Like us, fish need oxygen to survive. But to breathe, most pull oxygen-containing water into their mouths and pump it through their gill chambers before expelling it out of their gill slits. Now, for the first time, scientists have seen fish “holding” that breath, some for up to 4 minutes at a time.
The scientists didn’t set out to catch such persistent fish. Instead, they stumbled on videos of coffinfish, a rarely studied group that lives on ocean bottoms throughout the world, captured by remotely operated vehicles in a National Oceanic and Atmospheric Administration expedition.
The videos, shot in multiple locations in the Atlantic and Pacific oceans, show eight deep-sea coffinfish holding large quantities of water in their gill chambers without any signs of inhaling or exhaling. When the coffinfish finally release the water minutes later, their bodies deflate by 20% to 30% (above). It’s their enormous gill chambers that let these fish store such large volumes of water for several minutes, the researchers report in the Journal of Fish Biology.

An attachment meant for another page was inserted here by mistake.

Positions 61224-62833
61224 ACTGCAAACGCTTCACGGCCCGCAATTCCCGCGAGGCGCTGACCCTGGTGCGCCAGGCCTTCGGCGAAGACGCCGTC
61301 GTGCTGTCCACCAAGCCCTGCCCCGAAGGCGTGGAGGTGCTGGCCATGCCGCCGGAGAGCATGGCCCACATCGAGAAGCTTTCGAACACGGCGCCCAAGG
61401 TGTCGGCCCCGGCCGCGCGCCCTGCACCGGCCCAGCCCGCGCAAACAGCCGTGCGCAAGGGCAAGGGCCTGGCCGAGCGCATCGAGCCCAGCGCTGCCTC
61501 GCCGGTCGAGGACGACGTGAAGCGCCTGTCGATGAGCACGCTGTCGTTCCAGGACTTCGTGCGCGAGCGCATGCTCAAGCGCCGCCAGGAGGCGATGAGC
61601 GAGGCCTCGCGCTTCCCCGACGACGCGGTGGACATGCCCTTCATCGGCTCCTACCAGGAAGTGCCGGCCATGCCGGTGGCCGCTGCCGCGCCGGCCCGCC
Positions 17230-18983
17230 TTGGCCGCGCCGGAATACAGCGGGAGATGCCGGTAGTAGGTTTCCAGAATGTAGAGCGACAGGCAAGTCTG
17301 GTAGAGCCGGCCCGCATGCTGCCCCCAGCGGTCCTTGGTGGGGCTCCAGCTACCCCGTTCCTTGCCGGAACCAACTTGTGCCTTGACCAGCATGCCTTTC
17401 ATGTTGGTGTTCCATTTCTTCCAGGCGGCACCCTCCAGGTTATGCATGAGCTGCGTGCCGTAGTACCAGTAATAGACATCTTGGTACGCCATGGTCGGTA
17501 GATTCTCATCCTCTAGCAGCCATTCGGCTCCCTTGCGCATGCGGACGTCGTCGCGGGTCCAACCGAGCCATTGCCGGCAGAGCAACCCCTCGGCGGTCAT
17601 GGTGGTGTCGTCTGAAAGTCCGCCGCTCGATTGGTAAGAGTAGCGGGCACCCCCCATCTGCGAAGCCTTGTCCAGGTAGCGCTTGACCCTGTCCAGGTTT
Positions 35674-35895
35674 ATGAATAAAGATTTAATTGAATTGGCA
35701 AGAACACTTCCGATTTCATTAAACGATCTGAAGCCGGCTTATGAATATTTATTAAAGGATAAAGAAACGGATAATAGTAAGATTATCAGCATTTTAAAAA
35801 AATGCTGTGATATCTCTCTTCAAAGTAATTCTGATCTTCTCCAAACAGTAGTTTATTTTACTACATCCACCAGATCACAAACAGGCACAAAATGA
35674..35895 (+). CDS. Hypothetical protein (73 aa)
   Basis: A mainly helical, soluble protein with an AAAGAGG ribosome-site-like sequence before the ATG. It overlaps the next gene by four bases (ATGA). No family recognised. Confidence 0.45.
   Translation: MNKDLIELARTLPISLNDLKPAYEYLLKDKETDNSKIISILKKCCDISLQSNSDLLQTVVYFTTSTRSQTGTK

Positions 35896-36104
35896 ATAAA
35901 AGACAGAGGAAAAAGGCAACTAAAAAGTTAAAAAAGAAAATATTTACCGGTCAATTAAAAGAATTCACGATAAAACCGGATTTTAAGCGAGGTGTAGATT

Why do they do it? The researchers suggest that holding their breath for long stretches may help the notoriously lazy coffinfish conserve the energy they would otherwise use to actively pump water. Puffing up to such a massive size may also serve as a warning to would-be predators.